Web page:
In Figure 8, we show the impact full commitment to these rules can have on the equilibrium for a vulnerable EME crisis scenario.15 As a reference point, we also report the baseline scenario without any endogenous rules; this baseline is the same as the case with high initial FX exposure discussed in Figure 4. As can be seen from the figure, both policy rules are sufficiently aggressive to deliver efficient stabilization of the private borrowing spreads and a much lower initial path for the UIP risk premium. Even so, as was the case in Figure 5 these interventions delay the adjustment towards lower net foreign liabilities which implies that the UIP risk premium eventually becomes slightly more elevated. So when both private and the UIP risk premium are higher simultaneously, both rules deliver nearly the same outcome. Even so, the lower right box shows that the two rules may imply very different concrete policy actions. Specifically, very small adjustments are needed for outflow CFMs according to our model if a rule clarifying how they will be adopted is credibly communicated.

Figure 8:
Figure 8:

EME Crisis Scenario in Nonlinear Model w/wo FXI and CFM Rules

Citation: IMF Working Papers 2020, 122; 10.5089/9781513549668.001.A001

Figure 9 shows how the simulated probability distributions of selected variables in the nonlinear model are affected under a combined FXI/CFM policy rule where FX purchases (bt) are used to stabilize the UIP risk premium and outflow CFM measures (τt) are used at times to avoid large depreciations and thereby reduce private borrowing spreads. These policy reaction functions are effective in countering some of the effects of “sudden stop” shocks that induce a rise in the UIP premium and tightening of private borrowing spreads. Notably, these policy rules markedly reduce the likelihood of large real exchange rate depreciations (consistent with the impulse response to these tools shown in Figure 5). This in turn mitigates the rise in private borrowing spreads, and the need for sharp policy tightening to control inflationary pressures. These policy reactions have the effect of noticeably reducing the tail risk of a large output contraction that are often driven by such episodes, and of the large corresponding swings of the trade balance into surplus.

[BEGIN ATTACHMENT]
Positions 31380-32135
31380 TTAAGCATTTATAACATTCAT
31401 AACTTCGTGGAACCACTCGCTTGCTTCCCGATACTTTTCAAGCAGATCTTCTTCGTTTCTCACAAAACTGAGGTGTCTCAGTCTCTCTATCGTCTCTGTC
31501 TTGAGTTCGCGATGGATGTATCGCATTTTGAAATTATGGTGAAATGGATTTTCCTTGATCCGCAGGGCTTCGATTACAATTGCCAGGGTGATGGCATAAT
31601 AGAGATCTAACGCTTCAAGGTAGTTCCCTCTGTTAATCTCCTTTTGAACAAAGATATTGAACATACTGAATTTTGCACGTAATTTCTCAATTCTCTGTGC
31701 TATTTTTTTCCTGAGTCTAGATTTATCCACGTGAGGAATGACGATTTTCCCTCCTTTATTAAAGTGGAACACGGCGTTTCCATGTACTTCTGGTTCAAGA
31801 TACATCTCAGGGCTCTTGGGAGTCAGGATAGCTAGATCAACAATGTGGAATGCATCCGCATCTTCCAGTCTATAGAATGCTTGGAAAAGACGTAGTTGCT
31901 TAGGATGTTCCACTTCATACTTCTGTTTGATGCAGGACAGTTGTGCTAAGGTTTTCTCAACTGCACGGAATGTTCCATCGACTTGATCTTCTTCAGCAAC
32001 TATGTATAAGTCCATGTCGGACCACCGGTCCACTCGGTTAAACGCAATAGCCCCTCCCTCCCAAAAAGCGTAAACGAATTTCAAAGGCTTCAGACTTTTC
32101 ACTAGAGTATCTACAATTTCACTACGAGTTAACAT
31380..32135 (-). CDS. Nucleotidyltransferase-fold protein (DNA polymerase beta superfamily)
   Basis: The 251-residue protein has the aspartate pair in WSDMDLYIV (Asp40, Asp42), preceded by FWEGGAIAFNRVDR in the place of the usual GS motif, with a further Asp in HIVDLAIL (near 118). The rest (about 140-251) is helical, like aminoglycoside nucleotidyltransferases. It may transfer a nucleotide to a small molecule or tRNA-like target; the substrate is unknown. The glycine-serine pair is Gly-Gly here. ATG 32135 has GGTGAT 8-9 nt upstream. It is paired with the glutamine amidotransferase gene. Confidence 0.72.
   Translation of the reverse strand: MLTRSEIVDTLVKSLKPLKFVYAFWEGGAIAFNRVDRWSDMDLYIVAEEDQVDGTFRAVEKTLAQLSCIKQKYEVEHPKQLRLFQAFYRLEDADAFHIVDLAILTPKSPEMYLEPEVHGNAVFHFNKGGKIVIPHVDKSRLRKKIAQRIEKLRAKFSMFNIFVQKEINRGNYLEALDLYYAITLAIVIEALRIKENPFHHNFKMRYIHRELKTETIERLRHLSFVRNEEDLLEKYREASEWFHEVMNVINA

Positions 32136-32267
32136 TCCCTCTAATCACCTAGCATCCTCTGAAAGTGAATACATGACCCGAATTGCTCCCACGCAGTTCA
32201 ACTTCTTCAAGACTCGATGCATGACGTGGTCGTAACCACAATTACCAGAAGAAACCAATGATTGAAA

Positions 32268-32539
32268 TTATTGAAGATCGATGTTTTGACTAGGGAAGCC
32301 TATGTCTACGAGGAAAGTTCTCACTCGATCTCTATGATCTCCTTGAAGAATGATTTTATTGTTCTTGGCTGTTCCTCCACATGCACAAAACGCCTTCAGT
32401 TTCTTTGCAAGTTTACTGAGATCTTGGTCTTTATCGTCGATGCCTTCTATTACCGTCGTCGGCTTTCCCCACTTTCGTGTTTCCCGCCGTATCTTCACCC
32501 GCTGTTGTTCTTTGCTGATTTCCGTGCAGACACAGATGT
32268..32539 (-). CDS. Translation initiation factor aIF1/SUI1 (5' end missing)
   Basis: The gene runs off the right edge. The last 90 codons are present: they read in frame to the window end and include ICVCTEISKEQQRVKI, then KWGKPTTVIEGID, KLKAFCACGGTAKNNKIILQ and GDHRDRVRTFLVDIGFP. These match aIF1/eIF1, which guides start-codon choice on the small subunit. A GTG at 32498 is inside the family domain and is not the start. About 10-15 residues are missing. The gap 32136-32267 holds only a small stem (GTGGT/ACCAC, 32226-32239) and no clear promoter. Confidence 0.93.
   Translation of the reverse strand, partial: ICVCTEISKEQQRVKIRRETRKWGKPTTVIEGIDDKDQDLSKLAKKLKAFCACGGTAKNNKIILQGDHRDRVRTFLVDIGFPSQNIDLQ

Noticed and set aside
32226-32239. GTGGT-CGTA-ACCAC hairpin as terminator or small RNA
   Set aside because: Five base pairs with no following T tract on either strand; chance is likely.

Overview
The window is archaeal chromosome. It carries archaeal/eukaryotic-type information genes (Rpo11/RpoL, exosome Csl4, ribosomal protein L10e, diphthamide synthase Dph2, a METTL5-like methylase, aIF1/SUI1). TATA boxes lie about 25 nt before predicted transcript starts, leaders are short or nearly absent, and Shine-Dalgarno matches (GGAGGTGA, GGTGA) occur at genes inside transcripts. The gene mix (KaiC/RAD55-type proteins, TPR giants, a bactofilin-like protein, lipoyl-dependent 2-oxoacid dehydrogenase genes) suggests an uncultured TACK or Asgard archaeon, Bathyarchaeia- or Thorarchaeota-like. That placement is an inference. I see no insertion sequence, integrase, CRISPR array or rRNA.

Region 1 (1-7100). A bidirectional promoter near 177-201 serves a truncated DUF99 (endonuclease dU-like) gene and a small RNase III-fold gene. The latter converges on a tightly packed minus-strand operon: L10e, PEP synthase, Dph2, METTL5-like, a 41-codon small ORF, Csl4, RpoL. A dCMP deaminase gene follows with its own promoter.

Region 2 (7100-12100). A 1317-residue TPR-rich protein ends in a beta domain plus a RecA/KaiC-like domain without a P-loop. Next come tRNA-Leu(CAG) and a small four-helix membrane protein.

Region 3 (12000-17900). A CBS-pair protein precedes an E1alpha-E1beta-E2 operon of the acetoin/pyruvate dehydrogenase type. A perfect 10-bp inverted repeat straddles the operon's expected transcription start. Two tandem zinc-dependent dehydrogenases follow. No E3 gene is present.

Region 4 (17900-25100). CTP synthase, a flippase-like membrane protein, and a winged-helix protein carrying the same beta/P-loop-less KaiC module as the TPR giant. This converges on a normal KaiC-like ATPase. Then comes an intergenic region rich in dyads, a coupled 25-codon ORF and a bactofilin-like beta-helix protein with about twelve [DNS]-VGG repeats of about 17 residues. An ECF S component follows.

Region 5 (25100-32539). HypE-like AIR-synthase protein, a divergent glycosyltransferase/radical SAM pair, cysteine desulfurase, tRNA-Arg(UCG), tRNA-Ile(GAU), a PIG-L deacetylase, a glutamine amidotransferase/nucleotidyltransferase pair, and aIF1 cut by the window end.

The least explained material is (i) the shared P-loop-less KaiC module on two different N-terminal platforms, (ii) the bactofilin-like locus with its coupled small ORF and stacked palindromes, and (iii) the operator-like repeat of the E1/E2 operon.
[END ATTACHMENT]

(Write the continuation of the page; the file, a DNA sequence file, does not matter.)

Figure 9:
Figure 9:

Unconditional Distributions in Nonlinear Model w/wo Exchange Rate Rule

Citation: IMF Working Papers 2020, 122; 10.5089/9781513549668.001.A001

5 The Effects of FXI in a Liquidity Trap